A court in The Hague has ruled China breached international law in a dispute over control of the South China Sea. Its findings are binding, but the court has no power to enforce its ruling. Beijing remains unrepentant.
The Permanent Court of Arbitration (PCA) ruled on Tuesday that China has no historic rights to resources within the so-called "nine-mile dash," that it has interfered with traditional Philippine fishing rights at Scarborough Shoal, and has no rights to an economic zone within 200 miles of Mischief Reef or Thomas Shoal.
The nine-dash-line (NDL) is a demarcation line which was used by the Republic of China for the first time on an official map in 1947. It illustrates the territorial claims of the Republic of China in the South China Sea. It remains an official claim of the PRC.
The cause of the dispute is control over islets of the Spratly archipelago, which covers an area of more than 420,000 square kilometers in the SCS. The islands are controlled by various neighboring countries, together with some other reefs and rocks. "Scarborough Shoal," "Second Thomas Shoal," "Gaven Riff" and "Reed Bank" are among them.
Manila lodged a suit against Beijing in 2013, saying China was in violation of the UN Convention on the Law of the Sea (UNCLOS), to which both countries are signatories.
China claims sovereignty over almost all of the strategically vital waters of the South China Sea, with rival claims from its Southeast Asian neighbors. Brunei, Malaysia, Taiwan, and Vietnam also have claims to the waters, a key shipping lane that is also believed to be rich in mineral and marine resources.
The Philippine government welcomed the ruling. Foreign Secretary Perfecto Yasay said the "milestone decision" was an important contribution to efforts to address disputes in the sea.
"The Philippines reiterates its abiding commitment to efforts of pursuing the peaceful resolution and management of disputes with the view of promoting and enhancing peace and stability in the region," Yasay said.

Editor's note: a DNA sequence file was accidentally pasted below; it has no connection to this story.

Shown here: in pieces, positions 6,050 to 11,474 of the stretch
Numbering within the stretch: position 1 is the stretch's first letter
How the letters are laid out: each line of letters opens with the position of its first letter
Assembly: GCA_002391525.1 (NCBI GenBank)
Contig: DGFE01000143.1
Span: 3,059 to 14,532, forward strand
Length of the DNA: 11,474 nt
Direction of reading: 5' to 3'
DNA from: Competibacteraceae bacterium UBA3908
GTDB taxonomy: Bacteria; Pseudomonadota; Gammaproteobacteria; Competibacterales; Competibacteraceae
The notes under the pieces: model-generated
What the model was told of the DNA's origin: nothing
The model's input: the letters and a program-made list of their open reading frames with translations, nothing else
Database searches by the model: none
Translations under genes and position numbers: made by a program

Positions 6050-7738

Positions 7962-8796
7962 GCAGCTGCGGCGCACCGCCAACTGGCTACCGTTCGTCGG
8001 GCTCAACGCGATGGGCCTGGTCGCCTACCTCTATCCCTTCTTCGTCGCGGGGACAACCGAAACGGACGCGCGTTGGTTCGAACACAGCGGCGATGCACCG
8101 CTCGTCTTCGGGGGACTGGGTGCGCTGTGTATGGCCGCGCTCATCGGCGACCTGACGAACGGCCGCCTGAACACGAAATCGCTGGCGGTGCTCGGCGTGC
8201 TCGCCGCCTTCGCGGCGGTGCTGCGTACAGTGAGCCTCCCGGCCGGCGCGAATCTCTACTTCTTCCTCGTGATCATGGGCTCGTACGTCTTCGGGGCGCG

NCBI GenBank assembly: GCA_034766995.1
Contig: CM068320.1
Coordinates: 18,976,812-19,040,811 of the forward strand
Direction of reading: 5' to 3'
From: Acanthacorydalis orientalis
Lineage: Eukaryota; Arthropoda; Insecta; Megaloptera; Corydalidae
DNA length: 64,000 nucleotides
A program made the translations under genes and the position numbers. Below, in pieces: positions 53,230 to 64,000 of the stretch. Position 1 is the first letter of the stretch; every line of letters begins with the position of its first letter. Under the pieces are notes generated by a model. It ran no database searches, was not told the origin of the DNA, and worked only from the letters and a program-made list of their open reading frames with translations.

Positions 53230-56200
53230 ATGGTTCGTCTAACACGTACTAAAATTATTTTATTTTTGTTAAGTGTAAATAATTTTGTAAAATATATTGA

Japanese Foreign Minister Fumio Kishida said the ruling is "final and legally binding," and that the parties to the case are required to comply.
Beijing bites back
Beijing dismisses the ruling. "The award is null and void and has no binding force," the Foreign Ministry said. "China opposes and does not accept any claims and actions based on the arbitration award," it said in a statement posted to
"The Philippines unilaterally instituted arbitration" by bringing the case, it said. "The purpose was malicious and not to solve the dispute with China, nor to maintain peace and stability in the South China Sea."
Chinese state media said before the ruling that Beijing would not take a "single step back" after the decision and Beijing vociferously rubbished the legitimacy of the tribunal. The state-backed "China Daily" newspaper topped its front page on Tuesday with a picture of Woody Island in the Paracels with the headline: "Arbitration invalid." China has also held naval drills between the Paracels and the southern Chinese island of Hainan in recent days.
President Xi Jinping said earlier this month that China would not compromise on sovereignty. "We are not afraid of trouble," he said. China in its quest for diplomatic support has managed to garner support from Angola, Madagascar and Papua New Guinea.
The Philippines' new President Rodrigo Duterte said ahead of the ruling he did not want to antagonize China, saying he would not "taunt or flaunt" a favorable ruling and would seek a "soft landing" with China.
In anticipation of trouble, over 20 Chinese police were positioned outside the Philippine embassy on Tuesday, while Philippine activists have protested outside the Chinese Embassy.
Meanwhile, Vietnam has accused the Chinese coastguard of sinking a fishing boat near a disputed island chain. Vietnam and China frequently trade diplomatic barbs over the disputed Paracel island chain and waters in the South China Sea.
US naval destroyers have been patrolling near the Chinese-claimed Scarborough Shoal and Spratly Islands, supported by aircraft carrier USS Ronald Reagan.
European Council President Donald Tusk told Chinese PM Li Keqiang on Tuesday that it is "in the best interests of the people of China and Europe to protect the rule-based international order."